Dams and bombs
By Gail Omvedt
``DAMS ARE the modern temples of India,'' said Nehru, in his well-known celebration of the achievements of modernity. His was an expression of the hubris of an age when newly- independent states were setting out to solve the problems of their people and when science, technology, planning and state control seemed the answer. Today, the pendulum has swung to the other extreme, and Ms. Arundhati Roy can argue that ``big dams are like big bombs,'' sources of destruction, not welfare. Throughout the world, the stark cost of big dams, their frequent siltage and the harsh negligence of rehabilitation for those who have to suffer their costs have led to a massive disillusionment with not only dams but also modern science and the dreams of development. From an Enlightenment faith in progress and rational human planning, we have come to a post-modernist questioning of development itself. Dams, like bombs, seem the products of an industrial era, and many argue for rejecting that era entirely and returning to the presumed harmony of a ``natural'' agricultural society.
But there are obvious differences between dams and bombs. Bombs, after all, are built as weapons of destruction. Their only justification is that an armed power will deter others from aggression (which, in the case of India, it has clearly failed to do). In contrast, dams have their legitimation in the goals of providing electricity and water for not only drinking but also agriculture. They may fail to achieve this, they may exact a cost and that cost has to be reckoned with and compensated for, but they are basically agents of human advance.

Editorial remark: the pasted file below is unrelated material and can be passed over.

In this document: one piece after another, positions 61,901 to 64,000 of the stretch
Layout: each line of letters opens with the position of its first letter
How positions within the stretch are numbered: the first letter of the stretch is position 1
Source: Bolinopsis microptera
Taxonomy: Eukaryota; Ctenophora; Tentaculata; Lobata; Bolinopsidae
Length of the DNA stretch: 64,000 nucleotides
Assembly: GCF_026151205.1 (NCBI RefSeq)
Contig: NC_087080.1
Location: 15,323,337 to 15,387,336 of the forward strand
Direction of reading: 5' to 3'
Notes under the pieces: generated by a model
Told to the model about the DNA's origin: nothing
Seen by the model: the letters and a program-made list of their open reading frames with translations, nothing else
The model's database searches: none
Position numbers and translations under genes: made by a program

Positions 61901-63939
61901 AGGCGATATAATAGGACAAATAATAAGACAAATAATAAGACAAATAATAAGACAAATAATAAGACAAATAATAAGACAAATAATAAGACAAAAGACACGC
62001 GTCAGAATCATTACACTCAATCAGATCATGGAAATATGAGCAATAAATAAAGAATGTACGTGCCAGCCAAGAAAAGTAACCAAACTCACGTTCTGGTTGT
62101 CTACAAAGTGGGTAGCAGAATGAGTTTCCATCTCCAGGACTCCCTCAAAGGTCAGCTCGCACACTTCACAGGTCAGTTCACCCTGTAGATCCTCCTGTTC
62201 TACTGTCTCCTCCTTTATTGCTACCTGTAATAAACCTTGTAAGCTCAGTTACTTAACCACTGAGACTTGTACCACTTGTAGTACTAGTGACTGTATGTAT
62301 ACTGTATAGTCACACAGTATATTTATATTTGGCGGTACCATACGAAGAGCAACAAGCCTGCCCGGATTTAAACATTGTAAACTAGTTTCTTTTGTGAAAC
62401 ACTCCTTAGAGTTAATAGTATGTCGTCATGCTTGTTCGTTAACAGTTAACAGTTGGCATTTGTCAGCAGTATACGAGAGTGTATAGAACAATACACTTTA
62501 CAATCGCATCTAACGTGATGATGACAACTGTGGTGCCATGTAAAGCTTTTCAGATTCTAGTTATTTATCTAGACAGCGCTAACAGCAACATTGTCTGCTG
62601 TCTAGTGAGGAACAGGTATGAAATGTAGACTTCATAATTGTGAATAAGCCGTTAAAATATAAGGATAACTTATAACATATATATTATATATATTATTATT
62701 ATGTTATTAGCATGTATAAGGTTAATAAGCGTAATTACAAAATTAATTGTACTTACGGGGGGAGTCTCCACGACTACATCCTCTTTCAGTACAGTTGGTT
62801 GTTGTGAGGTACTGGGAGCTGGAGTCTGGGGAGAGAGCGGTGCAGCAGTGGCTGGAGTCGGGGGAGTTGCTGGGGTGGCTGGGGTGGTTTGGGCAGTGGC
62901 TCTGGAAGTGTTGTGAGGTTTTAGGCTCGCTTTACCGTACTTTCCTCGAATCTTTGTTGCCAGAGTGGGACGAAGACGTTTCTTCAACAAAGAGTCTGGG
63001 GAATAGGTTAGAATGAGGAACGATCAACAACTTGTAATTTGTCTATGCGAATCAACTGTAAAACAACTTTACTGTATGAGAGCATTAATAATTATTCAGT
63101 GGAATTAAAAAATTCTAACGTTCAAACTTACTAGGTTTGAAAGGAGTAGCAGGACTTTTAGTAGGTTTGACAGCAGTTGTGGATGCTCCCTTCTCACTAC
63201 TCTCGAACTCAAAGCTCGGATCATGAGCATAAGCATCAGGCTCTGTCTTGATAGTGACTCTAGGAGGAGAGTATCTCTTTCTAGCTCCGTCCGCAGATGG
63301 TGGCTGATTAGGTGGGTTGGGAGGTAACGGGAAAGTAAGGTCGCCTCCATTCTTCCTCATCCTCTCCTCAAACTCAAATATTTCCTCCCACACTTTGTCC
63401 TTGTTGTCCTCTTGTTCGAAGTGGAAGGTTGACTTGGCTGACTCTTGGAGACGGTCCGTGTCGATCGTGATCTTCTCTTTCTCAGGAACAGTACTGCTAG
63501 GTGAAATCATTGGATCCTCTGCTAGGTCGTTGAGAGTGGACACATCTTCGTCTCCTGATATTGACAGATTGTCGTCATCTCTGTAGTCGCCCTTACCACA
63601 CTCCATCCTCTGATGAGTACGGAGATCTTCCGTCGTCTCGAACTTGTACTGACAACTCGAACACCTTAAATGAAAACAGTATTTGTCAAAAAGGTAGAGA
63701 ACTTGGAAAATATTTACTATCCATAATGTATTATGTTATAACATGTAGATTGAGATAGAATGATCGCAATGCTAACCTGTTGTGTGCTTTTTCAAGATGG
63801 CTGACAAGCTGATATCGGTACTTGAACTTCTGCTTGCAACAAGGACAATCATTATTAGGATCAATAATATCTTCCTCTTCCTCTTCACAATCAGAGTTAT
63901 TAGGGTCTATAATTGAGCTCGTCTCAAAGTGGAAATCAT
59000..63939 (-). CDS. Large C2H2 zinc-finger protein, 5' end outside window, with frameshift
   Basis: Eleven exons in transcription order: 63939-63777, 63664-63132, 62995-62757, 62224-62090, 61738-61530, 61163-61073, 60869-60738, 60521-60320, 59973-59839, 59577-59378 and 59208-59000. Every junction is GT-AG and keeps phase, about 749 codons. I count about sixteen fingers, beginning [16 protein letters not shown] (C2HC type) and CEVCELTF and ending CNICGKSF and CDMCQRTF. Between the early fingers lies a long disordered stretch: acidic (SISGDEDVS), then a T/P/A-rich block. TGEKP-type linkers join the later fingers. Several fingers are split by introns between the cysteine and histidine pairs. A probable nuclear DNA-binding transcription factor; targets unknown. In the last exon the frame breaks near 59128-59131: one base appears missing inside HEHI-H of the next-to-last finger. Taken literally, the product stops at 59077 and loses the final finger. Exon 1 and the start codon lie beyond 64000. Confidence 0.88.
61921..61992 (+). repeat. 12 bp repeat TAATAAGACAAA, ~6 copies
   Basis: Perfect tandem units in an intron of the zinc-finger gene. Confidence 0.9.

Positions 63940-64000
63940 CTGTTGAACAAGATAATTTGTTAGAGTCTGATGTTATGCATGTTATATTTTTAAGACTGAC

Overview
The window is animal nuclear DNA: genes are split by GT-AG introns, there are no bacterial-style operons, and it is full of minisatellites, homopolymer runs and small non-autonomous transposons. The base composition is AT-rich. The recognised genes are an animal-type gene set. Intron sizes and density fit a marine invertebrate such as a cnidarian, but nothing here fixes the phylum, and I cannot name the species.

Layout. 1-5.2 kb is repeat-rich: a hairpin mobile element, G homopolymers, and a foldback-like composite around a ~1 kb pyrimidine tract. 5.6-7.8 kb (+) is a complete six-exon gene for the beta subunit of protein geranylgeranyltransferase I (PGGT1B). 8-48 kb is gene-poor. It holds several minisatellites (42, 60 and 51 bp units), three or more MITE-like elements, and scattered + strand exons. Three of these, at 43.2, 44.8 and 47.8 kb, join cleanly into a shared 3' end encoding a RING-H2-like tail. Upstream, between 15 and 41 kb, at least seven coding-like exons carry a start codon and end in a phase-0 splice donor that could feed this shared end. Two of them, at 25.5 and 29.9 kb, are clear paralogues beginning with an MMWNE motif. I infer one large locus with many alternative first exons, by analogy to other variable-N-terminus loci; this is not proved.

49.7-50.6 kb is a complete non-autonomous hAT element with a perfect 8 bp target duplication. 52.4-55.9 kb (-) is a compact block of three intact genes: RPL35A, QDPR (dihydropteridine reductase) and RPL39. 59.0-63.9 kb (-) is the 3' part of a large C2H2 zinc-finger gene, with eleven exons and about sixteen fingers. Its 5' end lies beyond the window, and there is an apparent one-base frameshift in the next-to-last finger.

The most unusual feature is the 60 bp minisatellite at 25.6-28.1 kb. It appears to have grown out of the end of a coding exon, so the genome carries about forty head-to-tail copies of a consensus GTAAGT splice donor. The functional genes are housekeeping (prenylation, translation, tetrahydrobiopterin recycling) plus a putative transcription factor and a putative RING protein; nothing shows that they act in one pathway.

Dams are hardly new to India; they were not brought by colonialism or the age of modernity. Hymns in the Rig Veda, celebrating Indra's destruction of the demon Vrtra and thereby releasing the waters, suggest that prior even to the Aryan incursions the Indus Civilisation relied on some form of harnessing the waters of the Indus for agriculture and survival. In the time of the Buddha, there were reports of struggles among different tribal oligarchies over the use of river waters. Traditional India knew many village-level small irrigation projects, tanks, bundings, the famous phad system of Maharashtra which channelled water to the fields. (These often embodied relatively equalitarian methods of distribution among the land- owning peasantry, but they also more often embodied caste differentiation). But it also knew some relatively larger irrigation projects. For instance, Madag lake, created by the engineers of Vijayanagar in the 16th and 17th century, was 16 to 24 km long and irrigated perhaps hundreds of villages. The Debar lake, Mewar, was 51 km in circumference, providing irrigation to wheat cultivation. The Mughals also built canals.